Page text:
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I write principally for the purpose of wishing you & Mrs. D. a happy new year. News I cannot give you. The Presidential question is about as unsettled as it ever was. Mr Crawfords health is re-established & his prospects far from desperate. The only certain thing, is that neither can be... Continue Reading
I have had the honor to receive your letter dated the 7th. of January, and communicated it to the Commissioners of the Navy from whom I have received the enclosed answer. Not having been in this Department at the time when the matter was referred to and reported on by the Commissioners, I have no ^... Continue Reading
Under the belief that it is the right of every free Citizen in a free government, to know the opinions of those who aspire to public Station, upon great public questions, as one of your warmest supporters in 1836 & in 1840, & as an unpledged Delegate to the Baltimore Convention, I desire... Continue Reading
Your letter of the 27th of March last was duly received. Acting as an unpledged delegate to the Baltimore convention, you ask my opinion in regard to the constitutionality and expediency of an immediate annexation of Texas to the United States, or as soon as the assent of Texas may be had to such... Continue Reading
I Received a Letter from you some days sinc[e] upon the subject of the <ensuing> election, but have been pr[e]vented by absence from home from answering it soone[r]. The Sentiments of liberality and magnan[i]mity which it contains are such as from a knowledge of your Character and the... Continue Reading
I have forwarded to the author of the enclosed, a letter addressed to yourself, (as he requests) in behalf of the object he solicits. After dispatching my letter, it occurred to me that I had better present to you his own communication which is a faithful type of its author, clear, strong, direct.... Continue Reading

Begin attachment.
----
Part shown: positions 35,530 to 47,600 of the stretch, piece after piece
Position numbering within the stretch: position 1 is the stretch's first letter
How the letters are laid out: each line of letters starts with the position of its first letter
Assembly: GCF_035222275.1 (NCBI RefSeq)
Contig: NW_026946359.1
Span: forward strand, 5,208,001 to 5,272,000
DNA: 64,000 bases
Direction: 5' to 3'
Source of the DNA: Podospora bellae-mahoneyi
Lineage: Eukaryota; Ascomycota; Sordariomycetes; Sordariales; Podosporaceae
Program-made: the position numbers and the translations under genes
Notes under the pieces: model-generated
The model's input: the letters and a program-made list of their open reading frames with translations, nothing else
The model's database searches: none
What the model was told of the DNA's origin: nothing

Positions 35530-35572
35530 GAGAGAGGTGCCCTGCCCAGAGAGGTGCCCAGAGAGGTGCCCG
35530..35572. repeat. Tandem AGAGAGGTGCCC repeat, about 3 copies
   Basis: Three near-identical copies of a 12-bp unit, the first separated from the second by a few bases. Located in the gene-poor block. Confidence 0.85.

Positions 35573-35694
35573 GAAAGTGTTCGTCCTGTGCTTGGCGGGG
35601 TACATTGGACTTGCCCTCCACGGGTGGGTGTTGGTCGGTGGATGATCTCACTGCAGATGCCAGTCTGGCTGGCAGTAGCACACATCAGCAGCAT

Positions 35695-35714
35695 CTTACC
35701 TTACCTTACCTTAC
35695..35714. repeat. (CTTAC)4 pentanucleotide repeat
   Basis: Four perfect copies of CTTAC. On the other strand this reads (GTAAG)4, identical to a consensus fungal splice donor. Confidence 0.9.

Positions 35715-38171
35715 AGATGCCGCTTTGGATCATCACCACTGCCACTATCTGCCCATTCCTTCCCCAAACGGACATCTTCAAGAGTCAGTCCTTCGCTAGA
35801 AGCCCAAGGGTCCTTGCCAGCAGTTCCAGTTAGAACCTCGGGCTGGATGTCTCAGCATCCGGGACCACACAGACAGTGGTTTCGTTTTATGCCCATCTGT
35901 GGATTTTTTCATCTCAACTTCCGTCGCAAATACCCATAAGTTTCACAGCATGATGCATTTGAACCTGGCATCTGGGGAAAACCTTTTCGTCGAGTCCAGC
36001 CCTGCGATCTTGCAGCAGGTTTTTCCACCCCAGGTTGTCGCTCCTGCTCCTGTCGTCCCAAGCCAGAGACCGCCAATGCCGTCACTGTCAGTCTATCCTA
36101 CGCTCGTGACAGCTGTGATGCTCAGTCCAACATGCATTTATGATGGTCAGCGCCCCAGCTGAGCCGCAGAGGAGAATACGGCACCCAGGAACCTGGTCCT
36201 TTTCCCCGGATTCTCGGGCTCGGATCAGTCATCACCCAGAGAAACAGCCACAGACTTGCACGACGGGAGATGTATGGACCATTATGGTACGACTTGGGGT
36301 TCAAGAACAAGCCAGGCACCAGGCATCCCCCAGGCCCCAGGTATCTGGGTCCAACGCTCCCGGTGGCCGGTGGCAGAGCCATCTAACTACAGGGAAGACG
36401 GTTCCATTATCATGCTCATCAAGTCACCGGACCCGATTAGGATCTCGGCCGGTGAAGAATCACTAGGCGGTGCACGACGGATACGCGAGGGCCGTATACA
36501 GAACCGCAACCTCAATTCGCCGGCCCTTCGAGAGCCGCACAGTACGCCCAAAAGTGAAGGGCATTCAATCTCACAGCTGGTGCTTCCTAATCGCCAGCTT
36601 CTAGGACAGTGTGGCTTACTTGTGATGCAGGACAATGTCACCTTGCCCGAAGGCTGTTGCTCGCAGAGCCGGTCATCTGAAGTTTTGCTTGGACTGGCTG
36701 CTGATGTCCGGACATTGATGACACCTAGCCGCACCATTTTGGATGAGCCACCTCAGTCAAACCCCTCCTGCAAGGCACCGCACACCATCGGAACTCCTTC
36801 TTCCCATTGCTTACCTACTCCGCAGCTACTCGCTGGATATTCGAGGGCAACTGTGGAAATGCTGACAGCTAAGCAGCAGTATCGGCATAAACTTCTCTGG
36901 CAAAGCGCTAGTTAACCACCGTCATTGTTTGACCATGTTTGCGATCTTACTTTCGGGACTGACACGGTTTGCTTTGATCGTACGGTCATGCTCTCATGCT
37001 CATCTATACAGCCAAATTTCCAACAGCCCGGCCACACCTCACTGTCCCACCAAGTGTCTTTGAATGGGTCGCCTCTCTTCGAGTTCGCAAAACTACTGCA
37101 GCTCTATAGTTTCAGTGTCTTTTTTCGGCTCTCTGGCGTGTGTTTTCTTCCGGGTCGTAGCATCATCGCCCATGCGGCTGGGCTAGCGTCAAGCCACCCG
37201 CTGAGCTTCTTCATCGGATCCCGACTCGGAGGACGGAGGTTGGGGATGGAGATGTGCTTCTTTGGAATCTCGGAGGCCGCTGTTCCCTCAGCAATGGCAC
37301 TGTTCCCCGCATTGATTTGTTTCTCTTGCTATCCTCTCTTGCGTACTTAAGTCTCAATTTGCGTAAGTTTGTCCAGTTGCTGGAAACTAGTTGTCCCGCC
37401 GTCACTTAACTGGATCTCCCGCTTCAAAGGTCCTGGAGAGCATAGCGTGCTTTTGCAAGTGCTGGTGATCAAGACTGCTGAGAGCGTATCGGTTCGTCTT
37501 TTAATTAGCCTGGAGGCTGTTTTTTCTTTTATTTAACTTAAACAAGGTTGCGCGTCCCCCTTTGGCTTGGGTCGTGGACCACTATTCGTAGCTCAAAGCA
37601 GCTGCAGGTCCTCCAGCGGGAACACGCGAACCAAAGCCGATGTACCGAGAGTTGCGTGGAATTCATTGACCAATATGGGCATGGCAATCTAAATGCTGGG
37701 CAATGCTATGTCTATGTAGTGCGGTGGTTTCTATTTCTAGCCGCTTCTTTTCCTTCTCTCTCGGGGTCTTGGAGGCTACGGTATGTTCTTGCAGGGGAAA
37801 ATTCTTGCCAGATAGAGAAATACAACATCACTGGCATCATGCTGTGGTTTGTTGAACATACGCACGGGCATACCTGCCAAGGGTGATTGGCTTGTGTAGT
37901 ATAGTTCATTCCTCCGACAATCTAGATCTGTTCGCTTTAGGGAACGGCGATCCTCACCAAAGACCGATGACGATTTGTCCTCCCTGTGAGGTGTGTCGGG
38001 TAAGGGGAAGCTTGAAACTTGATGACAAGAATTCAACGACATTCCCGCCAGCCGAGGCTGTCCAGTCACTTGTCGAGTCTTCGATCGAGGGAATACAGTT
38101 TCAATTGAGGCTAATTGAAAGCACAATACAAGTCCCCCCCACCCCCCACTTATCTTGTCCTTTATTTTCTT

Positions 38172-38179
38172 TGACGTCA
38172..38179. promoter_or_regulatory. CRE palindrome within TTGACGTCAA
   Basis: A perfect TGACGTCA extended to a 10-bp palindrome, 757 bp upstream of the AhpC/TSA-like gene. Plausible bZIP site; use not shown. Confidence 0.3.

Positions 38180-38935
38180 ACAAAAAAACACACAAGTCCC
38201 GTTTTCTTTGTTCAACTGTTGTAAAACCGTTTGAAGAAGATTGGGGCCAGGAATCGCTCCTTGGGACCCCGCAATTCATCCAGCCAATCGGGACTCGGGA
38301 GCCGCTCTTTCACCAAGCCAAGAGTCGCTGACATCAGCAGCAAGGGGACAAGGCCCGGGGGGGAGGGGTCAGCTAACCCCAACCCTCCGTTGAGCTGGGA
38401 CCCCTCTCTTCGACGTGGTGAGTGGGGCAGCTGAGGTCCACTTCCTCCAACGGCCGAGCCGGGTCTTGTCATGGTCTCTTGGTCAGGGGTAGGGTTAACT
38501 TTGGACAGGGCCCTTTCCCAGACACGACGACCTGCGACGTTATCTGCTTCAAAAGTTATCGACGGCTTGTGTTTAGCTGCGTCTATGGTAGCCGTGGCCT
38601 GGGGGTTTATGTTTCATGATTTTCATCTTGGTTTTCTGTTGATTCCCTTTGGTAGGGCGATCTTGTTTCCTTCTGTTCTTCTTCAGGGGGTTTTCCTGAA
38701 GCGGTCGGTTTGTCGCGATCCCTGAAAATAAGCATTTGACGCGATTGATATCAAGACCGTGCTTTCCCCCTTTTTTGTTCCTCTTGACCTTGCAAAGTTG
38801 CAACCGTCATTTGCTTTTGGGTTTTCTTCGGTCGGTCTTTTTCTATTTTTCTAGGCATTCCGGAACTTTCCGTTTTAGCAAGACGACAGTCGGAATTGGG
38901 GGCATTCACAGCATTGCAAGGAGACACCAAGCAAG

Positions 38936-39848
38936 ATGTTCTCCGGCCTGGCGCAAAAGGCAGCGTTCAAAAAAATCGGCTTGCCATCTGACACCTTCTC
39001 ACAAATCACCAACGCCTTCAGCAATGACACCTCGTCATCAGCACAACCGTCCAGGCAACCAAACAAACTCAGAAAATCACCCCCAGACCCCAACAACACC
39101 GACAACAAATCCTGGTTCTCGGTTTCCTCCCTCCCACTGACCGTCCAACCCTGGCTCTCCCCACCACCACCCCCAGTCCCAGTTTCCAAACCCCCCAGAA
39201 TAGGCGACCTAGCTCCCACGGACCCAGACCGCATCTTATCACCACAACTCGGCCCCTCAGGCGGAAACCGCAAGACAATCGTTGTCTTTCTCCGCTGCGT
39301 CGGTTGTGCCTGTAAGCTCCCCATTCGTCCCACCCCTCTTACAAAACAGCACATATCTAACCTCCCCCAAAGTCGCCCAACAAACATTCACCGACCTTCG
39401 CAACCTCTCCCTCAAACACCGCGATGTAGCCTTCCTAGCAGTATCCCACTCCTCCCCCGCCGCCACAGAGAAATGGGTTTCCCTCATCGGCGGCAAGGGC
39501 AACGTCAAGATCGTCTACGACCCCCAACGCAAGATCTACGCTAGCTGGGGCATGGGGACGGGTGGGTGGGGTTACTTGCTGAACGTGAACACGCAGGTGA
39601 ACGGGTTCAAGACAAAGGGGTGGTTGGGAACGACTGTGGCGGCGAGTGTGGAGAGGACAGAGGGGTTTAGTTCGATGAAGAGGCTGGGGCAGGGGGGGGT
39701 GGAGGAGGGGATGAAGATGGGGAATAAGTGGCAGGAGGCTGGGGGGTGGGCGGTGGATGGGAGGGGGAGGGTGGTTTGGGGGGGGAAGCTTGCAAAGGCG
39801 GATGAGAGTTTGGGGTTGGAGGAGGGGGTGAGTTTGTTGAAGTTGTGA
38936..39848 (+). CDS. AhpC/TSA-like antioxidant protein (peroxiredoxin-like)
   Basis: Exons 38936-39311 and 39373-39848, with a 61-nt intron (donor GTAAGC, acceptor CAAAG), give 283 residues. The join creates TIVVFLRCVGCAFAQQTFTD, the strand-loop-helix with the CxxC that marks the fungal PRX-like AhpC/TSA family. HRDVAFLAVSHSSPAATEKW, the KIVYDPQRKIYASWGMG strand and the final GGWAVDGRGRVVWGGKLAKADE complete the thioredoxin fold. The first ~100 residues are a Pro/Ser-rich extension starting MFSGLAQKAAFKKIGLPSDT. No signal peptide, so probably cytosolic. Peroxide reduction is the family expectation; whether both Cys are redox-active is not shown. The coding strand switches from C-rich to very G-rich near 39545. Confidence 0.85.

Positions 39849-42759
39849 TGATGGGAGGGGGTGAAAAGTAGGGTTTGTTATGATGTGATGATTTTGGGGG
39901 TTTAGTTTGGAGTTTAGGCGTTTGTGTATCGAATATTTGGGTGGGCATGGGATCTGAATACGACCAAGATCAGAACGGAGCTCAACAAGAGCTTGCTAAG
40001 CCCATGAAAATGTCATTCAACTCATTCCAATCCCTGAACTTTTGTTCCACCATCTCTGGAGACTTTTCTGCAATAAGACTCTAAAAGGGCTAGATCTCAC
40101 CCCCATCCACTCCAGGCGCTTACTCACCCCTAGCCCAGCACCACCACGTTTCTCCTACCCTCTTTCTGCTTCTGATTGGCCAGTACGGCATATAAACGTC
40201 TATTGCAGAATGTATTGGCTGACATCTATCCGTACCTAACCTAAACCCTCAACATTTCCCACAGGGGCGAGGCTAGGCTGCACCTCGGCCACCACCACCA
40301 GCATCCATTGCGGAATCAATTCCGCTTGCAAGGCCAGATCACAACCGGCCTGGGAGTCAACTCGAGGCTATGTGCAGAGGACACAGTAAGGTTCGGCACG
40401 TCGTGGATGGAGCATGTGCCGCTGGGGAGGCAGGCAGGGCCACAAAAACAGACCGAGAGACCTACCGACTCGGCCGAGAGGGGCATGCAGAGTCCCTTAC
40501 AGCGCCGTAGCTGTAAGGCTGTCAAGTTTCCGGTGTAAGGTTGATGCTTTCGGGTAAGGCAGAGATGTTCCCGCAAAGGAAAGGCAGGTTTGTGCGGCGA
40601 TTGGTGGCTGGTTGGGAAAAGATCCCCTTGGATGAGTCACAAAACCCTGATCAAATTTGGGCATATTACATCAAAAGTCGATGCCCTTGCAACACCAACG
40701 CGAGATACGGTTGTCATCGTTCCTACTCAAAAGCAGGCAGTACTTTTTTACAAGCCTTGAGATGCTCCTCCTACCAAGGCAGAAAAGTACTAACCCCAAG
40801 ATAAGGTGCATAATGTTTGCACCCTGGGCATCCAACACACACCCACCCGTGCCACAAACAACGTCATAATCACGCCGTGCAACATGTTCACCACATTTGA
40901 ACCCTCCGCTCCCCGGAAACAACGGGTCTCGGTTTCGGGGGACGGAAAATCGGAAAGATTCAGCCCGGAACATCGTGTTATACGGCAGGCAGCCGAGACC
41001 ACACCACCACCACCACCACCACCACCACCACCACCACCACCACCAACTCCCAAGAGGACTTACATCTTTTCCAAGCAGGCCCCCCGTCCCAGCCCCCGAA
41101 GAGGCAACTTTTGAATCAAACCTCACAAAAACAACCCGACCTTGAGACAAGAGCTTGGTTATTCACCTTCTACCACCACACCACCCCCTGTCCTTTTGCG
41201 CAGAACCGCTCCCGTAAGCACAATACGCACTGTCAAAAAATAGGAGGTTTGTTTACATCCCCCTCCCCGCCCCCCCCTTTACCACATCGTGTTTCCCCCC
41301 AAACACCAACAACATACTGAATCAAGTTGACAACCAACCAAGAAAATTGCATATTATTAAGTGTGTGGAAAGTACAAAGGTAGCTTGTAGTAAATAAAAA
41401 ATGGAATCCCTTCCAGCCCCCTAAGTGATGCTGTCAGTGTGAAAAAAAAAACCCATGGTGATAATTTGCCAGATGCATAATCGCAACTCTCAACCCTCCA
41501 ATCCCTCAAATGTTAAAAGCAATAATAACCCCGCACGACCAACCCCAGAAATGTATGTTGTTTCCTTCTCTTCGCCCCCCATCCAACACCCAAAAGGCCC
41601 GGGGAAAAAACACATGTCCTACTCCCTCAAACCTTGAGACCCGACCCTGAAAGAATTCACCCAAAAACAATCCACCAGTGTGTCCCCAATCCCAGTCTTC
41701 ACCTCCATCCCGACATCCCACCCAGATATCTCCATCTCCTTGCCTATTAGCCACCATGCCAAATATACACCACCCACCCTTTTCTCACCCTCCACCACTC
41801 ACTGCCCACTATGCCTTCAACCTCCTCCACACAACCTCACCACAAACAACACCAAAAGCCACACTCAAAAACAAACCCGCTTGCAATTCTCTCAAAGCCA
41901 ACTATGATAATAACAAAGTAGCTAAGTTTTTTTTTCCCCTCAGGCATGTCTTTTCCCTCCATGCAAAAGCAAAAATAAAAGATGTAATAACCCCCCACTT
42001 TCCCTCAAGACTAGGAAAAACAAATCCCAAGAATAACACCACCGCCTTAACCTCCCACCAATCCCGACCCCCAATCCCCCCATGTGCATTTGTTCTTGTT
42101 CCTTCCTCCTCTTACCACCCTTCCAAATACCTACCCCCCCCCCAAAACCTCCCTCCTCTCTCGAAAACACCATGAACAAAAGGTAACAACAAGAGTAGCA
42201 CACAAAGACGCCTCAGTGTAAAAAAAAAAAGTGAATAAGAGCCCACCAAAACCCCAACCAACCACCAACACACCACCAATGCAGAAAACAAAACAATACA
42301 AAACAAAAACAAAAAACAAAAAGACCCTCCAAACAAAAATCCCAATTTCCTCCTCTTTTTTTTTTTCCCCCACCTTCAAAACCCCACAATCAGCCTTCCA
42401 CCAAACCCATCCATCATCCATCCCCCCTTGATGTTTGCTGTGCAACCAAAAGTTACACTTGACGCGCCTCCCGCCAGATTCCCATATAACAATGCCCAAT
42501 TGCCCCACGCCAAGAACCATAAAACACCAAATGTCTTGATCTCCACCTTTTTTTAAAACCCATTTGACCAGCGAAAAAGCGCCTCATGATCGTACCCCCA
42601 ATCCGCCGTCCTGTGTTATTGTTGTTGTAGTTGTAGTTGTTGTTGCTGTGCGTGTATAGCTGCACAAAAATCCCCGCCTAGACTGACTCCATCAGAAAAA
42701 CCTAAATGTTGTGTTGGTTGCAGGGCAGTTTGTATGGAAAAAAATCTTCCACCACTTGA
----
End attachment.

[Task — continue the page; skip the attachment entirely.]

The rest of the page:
On this motion, debate ensued, between Messrs. JOHNSTON of Louisiana, TAZEWELL, MACON, HOLMES, BERRIEN, SMITH of Maryland, SILSBEE, and WOODBURY, when Mr. BENTON observed, that, unless he saw some probability that the Senate would act effectually upon this bill—as it was too late to continue the... Continue Reading
I have written to Mr Addison Porter on the subject of your letters. The ground is in a great degree preoccupied but not absolutely so. I will do him all the service I consistently can & have written particularly the state of things and advised which was left to be done. I have a sincere regard... Continue Reading
Now, as heretofore, I will not suffer the warm current of my friendship for you to be checked by the character & kind of your associate#. If I can be of any service in the affair you allude to It will give me pleasure to be so; though <I thusly> necessarily serve the bitterest enemy I,... Continue Reading
Mr. RUGGLES and Mr. VAN BUREN advocated the justice and equity of the claim. It had twice passed the House, but had not got through both Houses for want of time. The claim was originally for 7,000 dollars, but had been reduced to the sum now proposed, of $3,110, to which the petitioners were fairly... Continue Reading